(The second equality follows from the definition of the tangent map $\mathrm{D}n$.) Reversing the roles of $u,v$ and repeating the last derivation, we obtain also:
$$\u27e8n,\frac{{\partial}^{2}\sigma}{\partial u\partial v}\u27e9=\u27e8n,\frac{{\partial}^{2}\sigma}{\partial v\partial u}\u27e9=\mathcal{I}\mathcal{I}(\frac{\partial \sigma}{\partial v},\frac{\partial \sigma}{\partial u}).$$ | (3) |
Since $\partial \sigma /\partial u$ and $\partial \sigma /\partial v$ form a basis for ${\mathrm{T}}_{p}M$, combining (2) and (3) proves that $\mathcal{I}\mathcal{I}$ is symmetric^{}. ∎
In view of Proposition^{} 1, it is customary to regard the second fundamental form as a quadratic form^{}, as it done with the first fundamental form^{}. Thus, the second fundamental form is referred to with the following expression^{1}^{1} Unfortunately the coefficient $M$ here clashes with our use of the letter $M$ for the surface (manifold), but whenever we write $M$, the context should make clear which meaning is intended. The use of the symbols $L,M,N$ for the coefficients of the second fundamental form is standard, but probably was established long before anyone thought about manifolds.:
$$Ld{u}^{2}+2Mdudv+Nd{v}^{2}.$$ |
Compare with the tensor notation
$$\mathcal{I}\mathcal{I}=Ldu\otimes du+Mdu\otimes dv+Mdv\otimes du+Ndv\otimes dv.$$ |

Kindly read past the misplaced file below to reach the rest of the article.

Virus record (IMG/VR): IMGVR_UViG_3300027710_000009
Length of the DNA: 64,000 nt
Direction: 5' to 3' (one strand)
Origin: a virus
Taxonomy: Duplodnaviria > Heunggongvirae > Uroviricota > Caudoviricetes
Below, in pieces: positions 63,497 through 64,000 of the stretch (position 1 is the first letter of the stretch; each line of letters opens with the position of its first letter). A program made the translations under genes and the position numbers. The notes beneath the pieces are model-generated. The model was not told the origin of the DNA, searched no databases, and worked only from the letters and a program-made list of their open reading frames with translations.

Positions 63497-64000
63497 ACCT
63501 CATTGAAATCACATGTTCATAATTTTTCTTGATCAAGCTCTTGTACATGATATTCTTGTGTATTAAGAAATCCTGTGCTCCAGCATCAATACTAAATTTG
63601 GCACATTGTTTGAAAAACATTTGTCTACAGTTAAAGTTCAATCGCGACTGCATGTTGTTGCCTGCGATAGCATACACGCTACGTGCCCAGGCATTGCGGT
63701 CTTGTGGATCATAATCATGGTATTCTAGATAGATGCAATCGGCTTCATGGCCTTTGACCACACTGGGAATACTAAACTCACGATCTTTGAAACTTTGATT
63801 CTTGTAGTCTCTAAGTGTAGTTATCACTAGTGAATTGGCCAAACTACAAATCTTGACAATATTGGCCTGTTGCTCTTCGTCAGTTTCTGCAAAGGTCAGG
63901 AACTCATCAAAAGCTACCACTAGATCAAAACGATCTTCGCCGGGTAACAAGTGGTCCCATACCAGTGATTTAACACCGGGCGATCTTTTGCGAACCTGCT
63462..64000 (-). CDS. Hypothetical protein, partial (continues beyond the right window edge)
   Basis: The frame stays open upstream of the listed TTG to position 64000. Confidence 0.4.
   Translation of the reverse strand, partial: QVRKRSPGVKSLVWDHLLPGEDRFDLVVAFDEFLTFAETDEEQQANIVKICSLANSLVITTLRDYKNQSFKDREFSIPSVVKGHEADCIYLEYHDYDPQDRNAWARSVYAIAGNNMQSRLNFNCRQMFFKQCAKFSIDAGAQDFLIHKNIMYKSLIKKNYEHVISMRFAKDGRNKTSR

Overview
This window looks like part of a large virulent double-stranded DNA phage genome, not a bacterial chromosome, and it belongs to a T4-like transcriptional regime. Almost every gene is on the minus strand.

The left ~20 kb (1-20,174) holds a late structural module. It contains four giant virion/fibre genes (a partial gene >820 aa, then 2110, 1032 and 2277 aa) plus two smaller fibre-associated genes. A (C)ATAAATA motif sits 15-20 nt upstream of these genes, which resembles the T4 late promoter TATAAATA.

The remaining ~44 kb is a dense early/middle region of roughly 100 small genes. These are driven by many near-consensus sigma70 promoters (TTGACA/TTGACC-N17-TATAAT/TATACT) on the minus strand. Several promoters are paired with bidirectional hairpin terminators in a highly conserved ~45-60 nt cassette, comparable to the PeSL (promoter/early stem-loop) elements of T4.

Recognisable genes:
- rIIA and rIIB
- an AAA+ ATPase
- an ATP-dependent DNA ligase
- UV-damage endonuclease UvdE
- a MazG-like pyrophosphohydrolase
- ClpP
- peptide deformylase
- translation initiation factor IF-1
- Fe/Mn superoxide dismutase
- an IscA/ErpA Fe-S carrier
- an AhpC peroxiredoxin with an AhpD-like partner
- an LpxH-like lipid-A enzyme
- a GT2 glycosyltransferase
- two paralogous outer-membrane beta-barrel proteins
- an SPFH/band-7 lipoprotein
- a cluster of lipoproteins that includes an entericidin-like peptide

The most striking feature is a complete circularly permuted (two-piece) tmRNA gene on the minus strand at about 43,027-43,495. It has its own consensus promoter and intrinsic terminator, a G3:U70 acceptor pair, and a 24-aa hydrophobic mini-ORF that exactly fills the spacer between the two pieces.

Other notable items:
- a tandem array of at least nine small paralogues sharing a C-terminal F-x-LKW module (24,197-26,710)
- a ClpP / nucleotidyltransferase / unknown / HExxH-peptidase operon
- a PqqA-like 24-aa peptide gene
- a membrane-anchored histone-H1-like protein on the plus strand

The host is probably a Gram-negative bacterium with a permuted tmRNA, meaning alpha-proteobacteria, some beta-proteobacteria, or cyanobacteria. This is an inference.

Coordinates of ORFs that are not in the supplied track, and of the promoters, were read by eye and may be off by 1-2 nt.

Or in matrix form (with respect to the coordinates $u,v$),
$$\mathcal{I}\mathcal{I}=\left(\begin{array}{cc}\hfill L\hfill & \hfill M\hfill \\ \hfill M\hfill & \hfill N\hfill \end{array}\right).$$ |
Curvature of curves on a surface
Let $\gamma $ be a curve lying on the surface $M$, parameterized by arc-length. Recall that the curvature $\kappa (s)$ of $\gamma $ at $s$ is ${\gamma}^{\prime \prime}(s)$. If we want to measure the curvature of the surface, it is natural to consider the component of ${\gamma}^{\prime \prime}(s)$ in the normal $n(\gamma (s))$. Precisely, this quantity is
$$\u27e8{\gamma}^{\prime \prime}(s),n(\gamma (s))\u27e9,$$ |
and is called the normal curvature^{} of $\gamma $ on $M$.
So to study the curvature of $M$, we ignore the component of the curvature of $\gamma $ in the tangent plane of $M$. Also, physically speaking, the normal curvature is proportional to the acceleration required to keep a moving particle on the surface $M$.
We now come to the motivation for defining the second fundamental form:
Proposition 2.
Let $\gamma $ be a curve on $M$, parameterized by arc-length, and $\gamma \mathit{}\mathrm{(}s\mathrm{)}\mathrm{=}p$. Then